As with the Douglas D-558-II, outer wing panel vortex generators reduced the pitchup instability. Vortex generators made no improvement in B-47 wind-tunnel tests, possibly because of the small scale of the generators, but Cook reports that two rows of generators actually eliminated the problem in-flight (Figure 11.14). The B-47 installation is apparently better than the one that created only a slight delay in pitchup to a higher Mach number for the D-558-II.

A design innovation of the late 1940s has made the pitchup problem relatively tractable. Where the airplane’s arrangement permits, a low horizontal tail, located below the wing chord plane extended, alleviates the problem. Wing downwash over a low horizontal tail can be counted upon to drop off, increasing tail upload and causing pitchdown, precisely when wing outer panel separation causes wing-fuselage pitchup. The influence of the vertical position of the horizontal tail was integrated into the Weil-Gray pitchup boundary in 1959 by Kenneth P Spreeman of the NACA Langley Laboratory.

The English Electric Lightning applied the low horizontal tail principle “against strong official insistence from Farnborough that the tail must be placed on top of the fin,” according to John C. Gibson. The prototype first flew in 1954. The first low horizontal tail to appear on aU. S. airplane was on the North American F-100 Super Sabre prototype a year earlier. With its high horizontal tail and low-aspect-ratio wing the Lockheed F-104 has a severe pitchup at the stall. The pilot is given a stick shaker warning of impending pitchup. A stick pusher then causes an automatic recovery. The problem of outer wing panel premature separation at transonic speeds and high angles of attack is still with designers of modern airplanes. Of course, if transonic pitchup is a problem these days, modern digitally implemented stability augmentation can correct the problem by inserting programmed countercommands or prevent it by angle of attack limitation.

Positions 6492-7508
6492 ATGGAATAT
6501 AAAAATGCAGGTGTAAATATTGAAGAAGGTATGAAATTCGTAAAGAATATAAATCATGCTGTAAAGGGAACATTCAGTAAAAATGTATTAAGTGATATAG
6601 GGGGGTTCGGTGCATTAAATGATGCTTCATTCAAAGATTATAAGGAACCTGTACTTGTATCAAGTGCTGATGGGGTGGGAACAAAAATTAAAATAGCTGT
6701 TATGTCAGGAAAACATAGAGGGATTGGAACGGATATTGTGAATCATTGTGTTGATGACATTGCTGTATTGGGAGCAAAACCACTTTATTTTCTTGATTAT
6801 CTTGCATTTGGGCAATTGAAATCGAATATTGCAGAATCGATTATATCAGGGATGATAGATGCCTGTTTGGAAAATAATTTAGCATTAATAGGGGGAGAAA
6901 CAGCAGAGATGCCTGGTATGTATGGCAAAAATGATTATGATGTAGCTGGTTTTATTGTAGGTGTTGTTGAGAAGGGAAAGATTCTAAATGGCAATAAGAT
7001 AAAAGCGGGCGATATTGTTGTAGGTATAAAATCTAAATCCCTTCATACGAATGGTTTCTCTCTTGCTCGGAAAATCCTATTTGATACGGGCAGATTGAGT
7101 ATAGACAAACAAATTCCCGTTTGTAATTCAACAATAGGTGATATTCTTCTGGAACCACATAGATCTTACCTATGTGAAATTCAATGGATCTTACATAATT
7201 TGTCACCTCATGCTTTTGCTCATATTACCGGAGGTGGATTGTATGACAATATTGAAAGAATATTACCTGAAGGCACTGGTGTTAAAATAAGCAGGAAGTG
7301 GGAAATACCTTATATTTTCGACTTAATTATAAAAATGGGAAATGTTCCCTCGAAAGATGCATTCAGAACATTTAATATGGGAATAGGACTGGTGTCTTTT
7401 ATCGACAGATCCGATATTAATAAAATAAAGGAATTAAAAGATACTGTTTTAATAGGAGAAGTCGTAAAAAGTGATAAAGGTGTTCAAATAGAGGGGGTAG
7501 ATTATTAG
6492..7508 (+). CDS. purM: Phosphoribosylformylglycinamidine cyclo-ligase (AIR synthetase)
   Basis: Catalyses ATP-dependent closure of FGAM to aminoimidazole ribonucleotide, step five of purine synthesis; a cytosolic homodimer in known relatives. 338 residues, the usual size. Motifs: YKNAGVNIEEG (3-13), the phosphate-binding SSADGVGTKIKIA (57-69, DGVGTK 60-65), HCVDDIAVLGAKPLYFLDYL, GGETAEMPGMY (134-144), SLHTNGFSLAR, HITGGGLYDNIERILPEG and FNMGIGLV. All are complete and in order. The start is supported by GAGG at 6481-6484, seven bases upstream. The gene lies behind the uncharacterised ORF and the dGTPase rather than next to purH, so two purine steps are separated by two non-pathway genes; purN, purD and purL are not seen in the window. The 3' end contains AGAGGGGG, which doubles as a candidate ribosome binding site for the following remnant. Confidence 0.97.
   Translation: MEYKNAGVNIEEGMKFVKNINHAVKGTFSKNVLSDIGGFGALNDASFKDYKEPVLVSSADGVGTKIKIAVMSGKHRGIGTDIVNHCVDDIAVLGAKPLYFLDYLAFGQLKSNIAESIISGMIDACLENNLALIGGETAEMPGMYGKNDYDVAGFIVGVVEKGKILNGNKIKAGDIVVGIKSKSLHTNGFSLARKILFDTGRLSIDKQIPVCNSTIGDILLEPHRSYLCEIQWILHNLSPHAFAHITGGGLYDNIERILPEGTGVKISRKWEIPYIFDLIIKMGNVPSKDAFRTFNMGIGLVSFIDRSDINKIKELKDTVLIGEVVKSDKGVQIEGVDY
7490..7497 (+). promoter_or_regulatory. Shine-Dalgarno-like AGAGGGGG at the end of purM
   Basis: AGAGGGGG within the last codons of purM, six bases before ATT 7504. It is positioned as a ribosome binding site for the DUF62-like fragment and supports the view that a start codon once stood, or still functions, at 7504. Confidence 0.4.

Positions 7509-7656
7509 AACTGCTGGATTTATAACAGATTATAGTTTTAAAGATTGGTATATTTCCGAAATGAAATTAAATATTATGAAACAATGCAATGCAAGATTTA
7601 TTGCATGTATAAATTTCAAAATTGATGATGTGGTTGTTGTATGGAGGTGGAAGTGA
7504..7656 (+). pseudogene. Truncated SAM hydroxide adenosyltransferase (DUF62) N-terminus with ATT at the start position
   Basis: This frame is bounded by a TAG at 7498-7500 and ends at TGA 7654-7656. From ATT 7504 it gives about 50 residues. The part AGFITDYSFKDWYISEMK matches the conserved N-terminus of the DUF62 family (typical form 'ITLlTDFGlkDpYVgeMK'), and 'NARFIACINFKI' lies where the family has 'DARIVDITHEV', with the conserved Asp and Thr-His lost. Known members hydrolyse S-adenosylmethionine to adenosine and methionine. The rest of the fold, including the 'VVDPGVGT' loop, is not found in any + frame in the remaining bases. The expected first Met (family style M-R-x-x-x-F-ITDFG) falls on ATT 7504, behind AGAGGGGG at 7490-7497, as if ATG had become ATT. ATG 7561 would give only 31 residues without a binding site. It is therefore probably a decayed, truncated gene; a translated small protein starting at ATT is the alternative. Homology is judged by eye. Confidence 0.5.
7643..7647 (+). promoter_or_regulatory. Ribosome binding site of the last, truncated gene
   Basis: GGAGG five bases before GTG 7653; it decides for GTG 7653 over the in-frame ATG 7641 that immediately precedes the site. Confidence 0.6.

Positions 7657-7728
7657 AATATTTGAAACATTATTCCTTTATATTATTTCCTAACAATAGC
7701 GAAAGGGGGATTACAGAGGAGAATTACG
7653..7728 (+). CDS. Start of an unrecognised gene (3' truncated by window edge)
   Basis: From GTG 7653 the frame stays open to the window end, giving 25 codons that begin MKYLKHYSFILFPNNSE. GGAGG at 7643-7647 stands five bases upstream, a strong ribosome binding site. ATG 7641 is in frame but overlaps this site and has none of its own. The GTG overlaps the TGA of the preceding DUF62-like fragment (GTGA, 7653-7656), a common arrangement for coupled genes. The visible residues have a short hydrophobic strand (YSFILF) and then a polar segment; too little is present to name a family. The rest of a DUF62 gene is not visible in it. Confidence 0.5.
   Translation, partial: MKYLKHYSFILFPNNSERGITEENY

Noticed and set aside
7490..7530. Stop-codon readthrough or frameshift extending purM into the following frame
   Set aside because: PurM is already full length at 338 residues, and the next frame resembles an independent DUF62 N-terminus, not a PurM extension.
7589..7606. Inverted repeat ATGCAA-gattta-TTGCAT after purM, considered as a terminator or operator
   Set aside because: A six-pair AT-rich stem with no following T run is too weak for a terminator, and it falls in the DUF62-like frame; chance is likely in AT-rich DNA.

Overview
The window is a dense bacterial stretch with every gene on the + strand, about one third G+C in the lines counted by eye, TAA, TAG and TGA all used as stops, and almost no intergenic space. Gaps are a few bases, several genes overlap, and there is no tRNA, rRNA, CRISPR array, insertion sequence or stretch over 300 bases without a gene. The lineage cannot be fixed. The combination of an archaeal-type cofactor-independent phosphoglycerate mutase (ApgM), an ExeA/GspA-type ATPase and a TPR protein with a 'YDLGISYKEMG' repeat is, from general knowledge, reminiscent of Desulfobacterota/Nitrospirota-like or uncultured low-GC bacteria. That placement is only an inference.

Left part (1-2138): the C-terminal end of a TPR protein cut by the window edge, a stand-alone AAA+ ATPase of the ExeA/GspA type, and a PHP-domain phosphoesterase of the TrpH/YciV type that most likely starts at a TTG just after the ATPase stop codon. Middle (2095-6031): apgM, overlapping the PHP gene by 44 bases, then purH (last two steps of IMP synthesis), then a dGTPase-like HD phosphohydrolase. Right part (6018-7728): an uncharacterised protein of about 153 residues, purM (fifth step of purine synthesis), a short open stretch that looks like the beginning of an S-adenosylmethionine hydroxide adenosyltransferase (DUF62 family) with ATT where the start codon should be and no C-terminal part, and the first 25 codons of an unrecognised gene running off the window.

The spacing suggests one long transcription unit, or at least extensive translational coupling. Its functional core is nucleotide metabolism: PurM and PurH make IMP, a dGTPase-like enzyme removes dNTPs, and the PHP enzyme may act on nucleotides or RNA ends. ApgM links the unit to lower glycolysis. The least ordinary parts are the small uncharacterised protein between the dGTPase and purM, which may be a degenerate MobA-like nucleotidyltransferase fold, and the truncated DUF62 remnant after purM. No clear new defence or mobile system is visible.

The entire period when stability and control engineers grappled with the new problems brought about by flight at transonic Mach numbers is remembered by those involved as a period of great confusion and hard work. In unpublished correspondence, W. Hewitt Phillips remembers that period:

[W]ith eachnew discovery a whole generation of new airplanes appeared that solved some of the earlier problems but got into some new ones. When the dive recovery problems appeared on the fighters of World War II one of the reactions was to eliminate the tail. As a result we built the Northrop X-4 and the Vought F7U, and the British built the de Havilland DH 108. All of these airplanes were quite unsuccessful, although the Vought company got their airplane into service and gained a lot of experience on power controls.

After that came the studies of the effects of sweep and aspect ratio, and companies built planes that looked like the earlier unswept versions but with swept wings. These include airplanes like the F9F-6 and the F-84F. About this time came the discovery of notched wings, low tails, etc., and many of the pitchup problems were cured. This generation includes the F8U and the F-100.

Transonic Pitchup

Figure 11.14 Boeing B-47 wing showing the locations of the two rows of vortex generators that eliminate transonic pitchup. (From Cook, The Road to the 707, 1991)

Progress after the Guggenheim Competition

Safe personal airplane objectives have been defined as (Upson, 1942):

Progress after the Guggenheim Competition

Figure 15.1 The 1929 Curtiss Tanager, with full-span slats and flaps, demonstrating a steep climb over a 35-foot obstacle. This airplane won the Guggenheim Safe Aircraft Competition. (From Pendray, The Guggenheim Medalists, 1929—1963)

Outstanding in vision, incapable of spinning, comparable with an automobile in simplicity of control, yet with unquestioned superiority of cross-country performance.

Upson gives as examples no fewer than seven personal airplane designs that by 1942 had tried for these objectives. Which designs were viable, which were not, and what additional tries were made?

Rotary Derivatives

Rotary stability derivatives are the variations in force and moment coefficients with airplane angular velocity. Angular velocity is almost always made dimensionless in rotary derivatives by multiplication by a factor 1 /(2 V), where 1 stands for either the wing chord c or span b and V is the velocity. A typical rotary derivative is the pitch damping derivative Cmq, defined as dCm/(dqc/2V).